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Women & Men, Arm In Arm

11 March 2019

Over the last 100 years, women’s rights have come a long way. More women and girls, across the globe, have basic human rights such as, education, freedom from violence, equal employment and a right to vote, amongst other factors. However, this is sadly not the case across all countries and in all cultures. There is still some progression to come in the way of extending these human rights to all women.

International Woman’s Day (IWD) each year allows the world to compare how far we have come in the story of women’s struggle for equality since 1911 – the year of its inception. It is a non-country or organisation specific celebration of the contribution women give socially, economically and politically on a domestic and international scale. IWD therefore holds to a level of fluidity that is essential for progression, as the meaning can be altered year-on-year, as the fight for equality advances.

The fluidity of IWD is genius, as exemplified through the ‘theme’ of this years IWD being #BalanceForBetter.

The aim of #BalanceForBetter is to understand that this fight cannot be solely won by, and for, women; it must encapsulate the presence and action of men too. Getting men’s support for the fight would pave the way to achieving gender equality. Without this, we will be stuck in a limbo of gender Vs gender… which will get us nowhere.

As Gloria Steinem, the political activist, put: “the story of women’s struggle for equality belongs to no single feminist nor to any one organisation, but to the collective efforts of all who care about human rights”.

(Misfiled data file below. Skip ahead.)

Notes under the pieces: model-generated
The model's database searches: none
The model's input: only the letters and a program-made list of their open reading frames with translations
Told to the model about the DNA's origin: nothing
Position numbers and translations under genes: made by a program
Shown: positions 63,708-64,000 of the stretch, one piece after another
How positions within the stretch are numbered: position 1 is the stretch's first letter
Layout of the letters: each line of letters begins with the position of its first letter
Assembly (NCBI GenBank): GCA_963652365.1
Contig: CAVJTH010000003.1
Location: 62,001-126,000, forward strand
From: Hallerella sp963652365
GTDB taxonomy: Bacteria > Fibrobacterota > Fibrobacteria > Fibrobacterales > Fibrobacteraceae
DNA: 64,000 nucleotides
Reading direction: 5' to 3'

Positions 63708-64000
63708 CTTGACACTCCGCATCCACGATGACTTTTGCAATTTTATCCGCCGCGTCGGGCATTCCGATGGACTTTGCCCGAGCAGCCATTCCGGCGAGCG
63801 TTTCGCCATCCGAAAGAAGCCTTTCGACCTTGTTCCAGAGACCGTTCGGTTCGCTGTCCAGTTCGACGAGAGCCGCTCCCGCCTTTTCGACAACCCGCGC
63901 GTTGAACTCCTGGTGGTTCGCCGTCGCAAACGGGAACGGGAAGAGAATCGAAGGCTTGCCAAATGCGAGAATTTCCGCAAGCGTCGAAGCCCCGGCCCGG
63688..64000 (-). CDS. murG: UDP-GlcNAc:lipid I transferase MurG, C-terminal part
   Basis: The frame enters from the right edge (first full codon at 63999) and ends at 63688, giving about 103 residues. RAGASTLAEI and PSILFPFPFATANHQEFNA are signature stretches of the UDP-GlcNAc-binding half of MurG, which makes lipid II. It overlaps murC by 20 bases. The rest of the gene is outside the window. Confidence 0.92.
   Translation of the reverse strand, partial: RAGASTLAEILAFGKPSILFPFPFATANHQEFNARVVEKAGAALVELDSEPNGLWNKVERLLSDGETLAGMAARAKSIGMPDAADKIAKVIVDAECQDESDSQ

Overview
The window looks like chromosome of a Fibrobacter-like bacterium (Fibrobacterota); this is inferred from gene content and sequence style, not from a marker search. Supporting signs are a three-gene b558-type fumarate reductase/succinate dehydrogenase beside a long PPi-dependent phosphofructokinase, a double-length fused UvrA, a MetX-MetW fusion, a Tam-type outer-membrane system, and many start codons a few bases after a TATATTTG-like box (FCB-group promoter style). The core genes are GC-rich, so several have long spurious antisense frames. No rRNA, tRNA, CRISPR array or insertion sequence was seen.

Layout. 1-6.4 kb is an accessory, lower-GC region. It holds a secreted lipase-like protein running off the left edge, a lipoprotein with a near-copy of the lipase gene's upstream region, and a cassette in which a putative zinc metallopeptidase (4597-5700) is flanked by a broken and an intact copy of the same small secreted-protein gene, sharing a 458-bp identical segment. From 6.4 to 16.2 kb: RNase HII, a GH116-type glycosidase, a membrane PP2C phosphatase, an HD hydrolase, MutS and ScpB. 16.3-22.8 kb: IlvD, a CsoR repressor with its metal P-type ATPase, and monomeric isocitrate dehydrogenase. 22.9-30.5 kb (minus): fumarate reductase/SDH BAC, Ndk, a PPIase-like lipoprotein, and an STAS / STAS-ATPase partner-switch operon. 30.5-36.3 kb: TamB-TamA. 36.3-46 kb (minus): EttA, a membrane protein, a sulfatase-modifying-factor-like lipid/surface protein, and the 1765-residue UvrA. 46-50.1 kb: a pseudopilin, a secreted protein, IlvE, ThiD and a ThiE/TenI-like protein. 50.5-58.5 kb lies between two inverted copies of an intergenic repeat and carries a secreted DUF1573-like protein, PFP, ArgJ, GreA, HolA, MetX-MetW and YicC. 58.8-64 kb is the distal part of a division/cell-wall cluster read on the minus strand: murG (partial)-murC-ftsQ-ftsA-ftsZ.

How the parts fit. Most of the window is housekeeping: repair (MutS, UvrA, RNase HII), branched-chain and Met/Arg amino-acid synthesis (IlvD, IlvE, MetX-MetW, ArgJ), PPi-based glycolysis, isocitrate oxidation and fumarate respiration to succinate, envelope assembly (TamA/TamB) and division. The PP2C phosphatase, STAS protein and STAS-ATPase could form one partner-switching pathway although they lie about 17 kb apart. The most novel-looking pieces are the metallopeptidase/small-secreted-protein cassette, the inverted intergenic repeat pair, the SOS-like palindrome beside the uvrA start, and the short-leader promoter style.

Ipos Moris conducted a study in collaboration with the Global Institute for Women’s Leadership at King’s College London. The study found that, despite 1/3 of British men thinking that they are expected to do far too much in support for women’s equality, 3 in 5 men in Britain agreed that gender equality won’t be achieved unless they take action to support women’s rights.

The groundwork is already there, it simply must be expanded and advocated.

We must celebrate the achievements in the fight for equality that have occurred over the past 100 years.

Women now make up 29% of the FTSE 100 boards, with 9.7% of these being Women Executive Directors. Women in Saudi Arabia can now drive legally. Voters in Ireland struck down a draconian abortion ban. Women broke records in the mid-term elections in the US. The Nobel Peace Prize was jointly to Denis Mukwege (a Congolese surgeon who treats rape victims) and Nadia Murad (an Iraqi woman and a member of the Yazidi religious minority who was captured by ISIS. The #MeToo and #TimesUp campaigns took the world by storm…

The. List. Goes. On.

The world has witnessed an attitudinal shift toward women’s rights that has normalised the fact that women are worthy enough to share the same liberties that men have enjoyed freely for centuries.

BUT, men need to play a vital part in this journey. We need to work together, to enjoy the freedom of opportunity together.


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